IE 11 is not supported. For an optimal experience visit our site on another browser.

Nokia surges with strong profit

Nokia Corp. shares jumped 12 percent Thursday as the world's top mobile-phone maker reported record profits and growth in the fourth quarter, selling more handsets than its three closest rivals combined.
/ Source: The Associated Press

Nokia Corp. shares jumped 12 percent Thursday as the world's top mobile-phone maker reported record profits and growth in the fourth quarter, selling more handsets than its three closest rivals combined.

Strong sales in emerging markets helped boost net profit 44 percent in the period and saw the Finnish company capture more than 40 percent of the global handset market _ an all-time best and long-term goal.

Nokia said net profit in October through December was 1.8 billion euros ($2.6 billion), up from 1.3 billion euros in the same period in 2006. Revenue grew 34 percent to 15.7 billion euros ($22.9 billion) as Nokia sold a record 133.5 million handsets _ up 27 percent on the same period in 2006.

Nokia said it expects to increase market share in 2008, but gave no estimates.

Nokia's U.S.-listed shares rose $4.05, or 12 percent, to $36.48.

Chief Executive Olli-Pekka Kallasvuo described the quarter as "excellent."

"Mobile phones are a necessity for a growing number of people worldwide," he told reporters. "In this sense, the market is everywhere."

The company said it expects the cell-phone market to grow some 10 percent globally in 2008, but warned that January through March would see a slight decline from the last quarter of 2007.

It also cautioned that the average selling price of Nokia devices _ a much-watched indicator by markets _ was down at 83 euros ($120) from 89 euros in the same period in 2006. It said that it expects "some decline" in prices in 2008.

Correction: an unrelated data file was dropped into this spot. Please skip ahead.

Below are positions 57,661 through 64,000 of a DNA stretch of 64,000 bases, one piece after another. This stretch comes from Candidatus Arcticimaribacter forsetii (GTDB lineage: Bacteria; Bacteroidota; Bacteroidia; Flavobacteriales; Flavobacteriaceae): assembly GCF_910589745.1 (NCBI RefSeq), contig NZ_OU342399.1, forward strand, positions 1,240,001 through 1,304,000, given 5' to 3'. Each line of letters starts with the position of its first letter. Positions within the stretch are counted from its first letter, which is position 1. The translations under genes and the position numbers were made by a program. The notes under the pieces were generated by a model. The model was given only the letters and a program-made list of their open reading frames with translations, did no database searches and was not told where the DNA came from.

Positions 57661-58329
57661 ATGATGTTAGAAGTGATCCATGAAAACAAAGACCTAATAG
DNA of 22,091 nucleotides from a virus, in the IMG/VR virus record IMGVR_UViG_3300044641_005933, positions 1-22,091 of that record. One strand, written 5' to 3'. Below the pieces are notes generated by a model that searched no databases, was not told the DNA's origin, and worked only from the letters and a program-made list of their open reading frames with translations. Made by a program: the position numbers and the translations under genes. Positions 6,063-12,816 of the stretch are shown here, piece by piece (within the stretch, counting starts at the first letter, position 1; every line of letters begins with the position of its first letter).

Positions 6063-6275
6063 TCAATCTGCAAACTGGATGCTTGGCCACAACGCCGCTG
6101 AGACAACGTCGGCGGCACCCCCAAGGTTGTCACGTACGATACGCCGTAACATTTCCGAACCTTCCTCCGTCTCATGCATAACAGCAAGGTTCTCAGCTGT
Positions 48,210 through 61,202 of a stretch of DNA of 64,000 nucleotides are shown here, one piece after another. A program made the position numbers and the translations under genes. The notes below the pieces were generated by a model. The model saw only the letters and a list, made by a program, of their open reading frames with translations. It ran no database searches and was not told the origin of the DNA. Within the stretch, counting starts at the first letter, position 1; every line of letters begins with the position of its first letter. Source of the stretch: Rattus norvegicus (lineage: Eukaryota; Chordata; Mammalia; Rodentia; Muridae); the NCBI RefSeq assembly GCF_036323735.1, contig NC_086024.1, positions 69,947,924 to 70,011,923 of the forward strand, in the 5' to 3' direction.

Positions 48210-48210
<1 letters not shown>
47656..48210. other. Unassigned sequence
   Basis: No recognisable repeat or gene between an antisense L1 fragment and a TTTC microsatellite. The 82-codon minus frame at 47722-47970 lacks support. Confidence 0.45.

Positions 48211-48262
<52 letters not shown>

Nokia "has been able to concentrate on the big growth areas of the emerging markets," said Pasi Vaisanen, an equity analyst at Glitnir Bank. "Its superiority in logistics and processes is so great, it doesn't seem to get anything wrong."

Nokia's strong performance was in stark contrast to that of many of its rivals.

Motorola Inc.'s shares plunged more than 23 percent Wednesday after new CEO Greg Brown said the recovery of its ailing handset division will take longer than expected. The U.S.-based handset maker, which last year lost the No. 2 spot to South Korea's Samsung Electronics Co., said net profit fell 84 percent in the fourth quarter and mobile phone sales were down 38 percent.

Research firm Strategy Analytics also estimated that Nokia's market share had reached 40 percent, compared to Samsung's 14 percent. It put Motorola at 12 percent _ its lowest level since 2001.

Sony Ericsson and LG Electronics rounded out the top five with 9 percent and 7 percent market shares, respectively.

"We see Nokia, Samsung and LG going up (in 2008), Sony Ericsson flat, and Motorola flat to down," said Neil Mawston of Strategy Analytics. "The product portfolios of Nokia and Samsung have improved considerably in the last year. Motorola have quite a bit of catching up to do."

Last week, Samsung said it sold a 46.3 million mobile phone handsets, a quarterly record, pushing total sales for 2007 to more than 161 million. Sony Ericsson said net profit fell 17 percent in the fourth quarter due to higher costs and taxes.

Nokia said its biggest growth in the period _ of 52 percent _ was in the Middle East and Africa, followed by 43 percent in the Asia-Pacific region and 38 percent in China.

In Europe, Nokia handsets sold 12 percent more than in the final quarter of 2006. Sales slumped in North America, down 7 percent on the previous year.

Total profits in 2007 reached 7.2 billion euros ($10.6 billion), up 67 percent from the year before, while sales jumped 24 percent to 51 billion euros ($74.8 billion), Nokia said. It sold 437 million handsets last year, 26 percent more than in 2006.

At a news conference, Kallasvuo apologized for the company's decision to close a mobile-phone factory in Bochum, Germany, but said it was necessary.

He said the Bochum plant makes 6 percent of Nokia's handsets, but accounts for 23 percent of the company's labor costs.

Politicians, employees and local residents have protested plans to close the plant in the industrial Ruhr region, with the likely loss of 2,300 jobs. About 15,000 people demonstrated against the closure on Tuesday.

Nokia has sales in 130 countries and employs 112,000 people worldwide.


On the Net:


Associated Press writers Nicole Lange in Bochum, Germany, and Karl Ritter in Stockholm, Sweden, contributed to this report.